My point was simply that the effectiveness of a round and the likelihood of a hit were a trade-off. A metric like "weight of rounds in a given concentration (Space) over a given time" or "'weight per pound' of rounds fired in a minute" obscures this fact. There is no such thing as a "given concentration" or a "given time" outside of theory, but there are "given aircraft" available at given times whose characteristics limit the kinds of optimization that you can make--in our example, the Spitfire. Without the empirical evidence that only became available in hindsight, later in the war, the RAF's intial choice of a large number of Brownings over cannon seems perfectly sound.The understanding I have is the weight of rounds in a given concentration (Space) over a given time. The calculation done by the daughter of one of the team deciding on what weapon and how many per aircraft. When the Hurricane and Spitfire were in development the requirement was four .303 per aircraft. Would this have meant failing the BoB? We are essentially discussing the habit of specifying equipment on the last conflict on the grounds that it was good enough then (Probably).
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When the choice between small caliber machine guns and 20-mm cannon became a practical possibility for the Spitfire, a belt-fed Hispano was not available. In fact, I believe that the Oerlikon was being considered. Either way, Hispano or Oerlikon, the gun was fed by a 60-round drum, heavy, and only one gun would fit in each wing. The cannon fired a relatively small number of projectiles at a relatively low rate of fire. While each individual projectile had a high probability of inflicting fatal damage, it also had a relatively low probability of hitting its target. So, in practice, in 1939-40, cannon had to be more accurate than machine guns. So:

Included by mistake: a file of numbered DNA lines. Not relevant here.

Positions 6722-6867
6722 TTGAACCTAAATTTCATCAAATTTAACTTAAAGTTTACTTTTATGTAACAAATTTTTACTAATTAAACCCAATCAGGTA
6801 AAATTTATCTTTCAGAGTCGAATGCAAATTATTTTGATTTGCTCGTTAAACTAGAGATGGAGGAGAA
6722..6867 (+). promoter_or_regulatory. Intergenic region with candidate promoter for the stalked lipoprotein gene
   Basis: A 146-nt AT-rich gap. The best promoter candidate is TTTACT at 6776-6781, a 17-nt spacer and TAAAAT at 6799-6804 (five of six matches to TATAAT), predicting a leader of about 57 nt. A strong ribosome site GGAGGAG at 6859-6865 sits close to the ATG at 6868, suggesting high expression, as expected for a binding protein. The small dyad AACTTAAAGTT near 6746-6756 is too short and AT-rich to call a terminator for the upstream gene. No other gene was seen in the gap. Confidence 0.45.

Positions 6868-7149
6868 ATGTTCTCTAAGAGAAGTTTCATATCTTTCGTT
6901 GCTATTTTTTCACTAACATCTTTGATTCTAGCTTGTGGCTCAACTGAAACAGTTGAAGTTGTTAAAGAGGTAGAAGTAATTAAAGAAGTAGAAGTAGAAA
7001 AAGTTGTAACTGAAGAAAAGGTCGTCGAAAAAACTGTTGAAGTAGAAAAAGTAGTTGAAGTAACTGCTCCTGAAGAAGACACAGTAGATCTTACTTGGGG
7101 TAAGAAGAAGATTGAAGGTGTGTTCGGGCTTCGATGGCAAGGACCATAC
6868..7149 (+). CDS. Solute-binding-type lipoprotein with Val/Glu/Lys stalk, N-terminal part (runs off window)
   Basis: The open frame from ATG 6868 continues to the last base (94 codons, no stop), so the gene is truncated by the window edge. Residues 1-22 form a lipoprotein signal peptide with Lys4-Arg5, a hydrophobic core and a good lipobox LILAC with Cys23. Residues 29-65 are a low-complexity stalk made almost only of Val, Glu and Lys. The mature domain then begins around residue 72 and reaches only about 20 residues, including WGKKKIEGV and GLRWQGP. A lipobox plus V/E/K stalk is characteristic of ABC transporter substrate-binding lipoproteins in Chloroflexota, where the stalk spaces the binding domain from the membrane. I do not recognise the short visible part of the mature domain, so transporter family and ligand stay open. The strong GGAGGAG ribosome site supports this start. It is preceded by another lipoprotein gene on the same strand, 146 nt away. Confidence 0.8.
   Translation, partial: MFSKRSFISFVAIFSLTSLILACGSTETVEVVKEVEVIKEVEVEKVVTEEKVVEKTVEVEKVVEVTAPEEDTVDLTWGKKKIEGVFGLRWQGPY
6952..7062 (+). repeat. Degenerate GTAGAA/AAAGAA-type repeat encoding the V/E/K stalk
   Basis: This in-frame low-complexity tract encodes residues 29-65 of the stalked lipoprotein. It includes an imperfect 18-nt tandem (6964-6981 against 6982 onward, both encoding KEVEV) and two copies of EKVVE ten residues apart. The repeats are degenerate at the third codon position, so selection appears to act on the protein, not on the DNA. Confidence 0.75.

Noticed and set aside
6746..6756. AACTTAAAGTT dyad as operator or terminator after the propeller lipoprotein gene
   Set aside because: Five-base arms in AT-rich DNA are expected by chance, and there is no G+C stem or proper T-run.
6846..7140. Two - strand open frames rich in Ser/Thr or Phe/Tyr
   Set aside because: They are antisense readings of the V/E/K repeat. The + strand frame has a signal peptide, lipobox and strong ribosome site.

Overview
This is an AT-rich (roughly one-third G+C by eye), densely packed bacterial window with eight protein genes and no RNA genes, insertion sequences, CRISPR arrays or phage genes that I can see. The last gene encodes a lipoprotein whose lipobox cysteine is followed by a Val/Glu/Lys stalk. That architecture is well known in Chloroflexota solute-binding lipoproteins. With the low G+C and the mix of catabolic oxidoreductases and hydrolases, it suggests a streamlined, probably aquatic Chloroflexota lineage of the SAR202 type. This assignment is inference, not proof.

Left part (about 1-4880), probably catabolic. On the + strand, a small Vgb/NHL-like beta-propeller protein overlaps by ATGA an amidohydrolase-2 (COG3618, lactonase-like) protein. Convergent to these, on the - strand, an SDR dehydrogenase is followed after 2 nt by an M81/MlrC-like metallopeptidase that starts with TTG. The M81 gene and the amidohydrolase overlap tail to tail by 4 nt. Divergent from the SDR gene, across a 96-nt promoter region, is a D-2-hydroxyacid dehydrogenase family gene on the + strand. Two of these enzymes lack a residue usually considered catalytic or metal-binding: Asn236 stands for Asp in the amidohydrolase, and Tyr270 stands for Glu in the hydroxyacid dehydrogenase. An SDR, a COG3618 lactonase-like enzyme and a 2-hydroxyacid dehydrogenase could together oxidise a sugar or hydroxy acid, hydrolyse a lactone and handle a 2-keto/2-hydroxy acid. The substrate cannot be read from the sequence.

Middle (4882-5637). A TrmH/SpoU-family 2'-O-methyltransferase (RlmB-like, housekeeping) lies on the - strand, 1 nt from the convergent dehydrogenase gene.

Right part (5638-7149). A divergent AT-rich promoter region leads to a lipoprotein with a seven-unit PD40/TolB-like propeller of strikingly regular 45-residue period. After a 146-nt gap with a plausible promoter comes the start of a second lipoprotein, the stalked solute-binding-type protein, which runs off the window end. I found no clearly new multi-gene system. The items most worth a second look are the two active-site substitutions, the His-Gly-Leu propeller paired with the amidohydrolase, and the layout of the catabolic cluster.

* Cannon had to be more precisely manufactured in ordered to insure tighter shot groupings
* Cannon ammunition also had to more carefully manufactured and quality checked to insure consistent performance.
* Cannon had to be precisely harmonized and sighted in, which is harder with wing-mounted ordinance (hence the French preference for the moteur-canon).
* The average pilot had to be trained to shoot cannon more accurately despite greater and/or locally more concentrated recoil forces on the aircraft
* The premium on accuracy required shooting from relatively close range, negating any theoretical range advantage that heavier shells might otherwise provide.
By comparison, whatever its deficits, the 0.303-in Browning had many compensating virtues. It was belt-fed. It had a high rate of fire. This and the gun's smaller size, caliber, and weight meant that four of them could be fitted in and dispersed along each wing, complete with a fairly large quantity of ammunition. This installation fired a much larger number of projectiles, each with a low probability of effecting fatal damage from a single hit but also with a much higher probability of getting hits. So:
* Consistent gun and ammunition quality were not critical, because some dispersion actually increased the liklihood of hits by compensating for pilot or armorer errors.
* Harmonization and sighting in need not be as precise for the same reasons.
* A larger number of guns, dispersed across the wing span, and higher rates of fire for each likewise increased the likelihood of hits.
* Given the greater probability of hits and the consequent reduced demand for accurate shooting, pilot training need not be as strict or as comprehensive.
Effectively, in the late '30s, RAF planners faced a choice of solutions analogous to the choice between a rifle and a shotgun. They knew from WW1 experience that the first weeks and months of the next war would consume nearly all of the interwar RAF's small number of highly trained pilots, necessitating the rapid training of large numbers of replacements in minimum time. So they chose the shotgun.
Note doubt contemporary faith in the greater accuracy of aiming a turret independently of the aircraft was enough to justify a four-Browning armament in the Defiant but not enough to justify adoption of a single Hispano.